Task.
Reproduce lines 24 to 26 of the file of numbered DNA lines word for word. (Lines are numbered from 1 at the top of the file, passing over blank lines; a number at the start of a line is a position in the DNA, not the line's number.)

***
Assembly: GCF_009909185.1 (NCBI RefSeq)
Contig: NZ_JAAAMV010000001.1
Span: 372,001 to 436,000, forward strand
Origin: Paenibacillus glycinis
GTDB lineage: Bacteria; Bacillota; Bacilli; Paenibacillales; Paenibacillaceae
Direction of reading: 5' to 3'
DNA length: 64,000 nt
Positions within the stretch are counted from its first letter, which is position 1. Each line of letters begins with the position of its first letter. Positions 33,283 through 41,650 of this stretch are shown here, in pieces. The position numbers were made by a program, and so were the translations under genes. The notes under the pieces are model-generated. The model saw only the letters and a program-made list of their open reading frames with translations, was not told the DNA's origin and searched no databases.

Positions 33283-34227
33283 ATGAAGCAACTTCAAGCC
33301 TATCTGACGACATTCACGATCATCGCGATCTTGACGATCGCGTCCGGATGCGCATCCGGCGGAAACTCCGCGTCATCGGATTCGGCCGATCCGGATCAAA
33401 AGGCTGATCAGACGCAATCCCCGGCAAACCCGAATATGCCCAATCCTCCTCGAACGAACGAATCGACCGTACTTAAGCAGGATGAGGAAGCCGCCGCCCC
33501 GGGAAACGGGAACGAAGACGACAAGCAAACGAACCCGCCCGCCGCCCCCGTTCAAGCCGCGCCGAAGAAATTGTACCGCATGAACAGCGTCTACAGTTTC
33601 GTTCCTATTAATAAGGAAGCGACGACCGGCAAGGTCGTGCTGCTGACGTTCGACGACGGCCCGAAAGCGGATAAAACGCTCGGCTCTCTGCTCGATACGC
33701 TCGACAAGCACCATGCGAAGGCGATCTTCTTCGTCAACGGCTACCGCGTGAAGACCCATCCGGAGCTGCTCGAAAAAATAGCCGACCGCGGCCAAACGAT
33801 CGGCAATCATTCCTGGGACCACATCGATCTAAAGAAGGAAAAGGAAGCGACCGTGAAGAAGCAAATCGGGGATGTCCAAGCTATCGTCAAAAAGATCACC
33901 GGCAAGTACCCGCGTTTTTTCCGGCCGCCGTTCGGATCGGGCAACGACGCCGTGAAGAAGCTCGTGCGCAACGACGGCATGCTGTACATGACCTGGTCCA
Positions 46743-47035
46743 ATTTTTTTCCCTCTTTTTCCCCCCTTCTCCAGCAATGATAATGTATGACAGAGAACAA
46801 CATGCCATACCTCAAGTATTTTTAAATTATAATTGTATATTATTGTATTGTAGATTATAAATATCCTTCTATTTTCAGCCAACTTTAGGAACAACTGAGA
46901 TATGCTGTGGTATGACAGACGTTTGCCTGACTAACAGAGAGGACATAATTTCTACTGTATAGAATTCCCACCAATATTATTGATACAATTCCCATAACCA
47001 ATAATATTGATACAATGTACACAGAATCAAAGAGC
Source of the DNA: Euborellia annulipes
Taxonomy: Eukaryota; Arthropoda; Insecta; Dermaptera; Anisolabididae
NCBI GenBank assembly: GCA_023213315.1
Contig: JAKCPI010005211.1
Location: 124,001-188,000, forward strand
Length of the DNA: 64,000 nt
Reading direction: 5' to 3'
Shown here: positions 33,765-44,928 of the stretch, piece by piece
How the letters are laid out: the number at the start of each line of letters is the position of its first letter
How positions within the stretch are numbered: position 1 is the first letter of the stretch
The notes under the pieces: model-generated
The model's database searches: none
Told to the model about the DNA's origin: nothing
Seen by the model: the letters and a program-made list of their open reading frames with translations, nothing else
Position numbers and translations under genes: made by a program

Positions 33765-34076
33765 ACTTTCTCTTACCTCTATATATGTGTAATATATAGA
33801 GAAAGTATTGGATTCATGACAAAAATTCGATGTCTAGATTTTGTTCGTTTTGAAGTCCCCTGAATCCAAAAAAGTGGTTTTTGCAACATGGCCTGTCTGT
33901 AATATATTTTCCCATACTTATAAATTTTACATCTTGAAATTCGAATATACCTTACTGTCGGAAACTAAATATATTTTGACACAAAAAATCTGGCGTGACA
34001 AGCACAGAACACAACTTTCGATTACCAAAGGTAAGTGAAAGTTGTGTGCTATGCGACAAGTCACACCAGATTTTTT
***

Taxonomy: Eukaryota; Arthropoda; Insecta; Dermaptera; Anisolabididae
NCBI GenBank assembly: GCA_023213315.1
Contig: JAKCPI010005211.1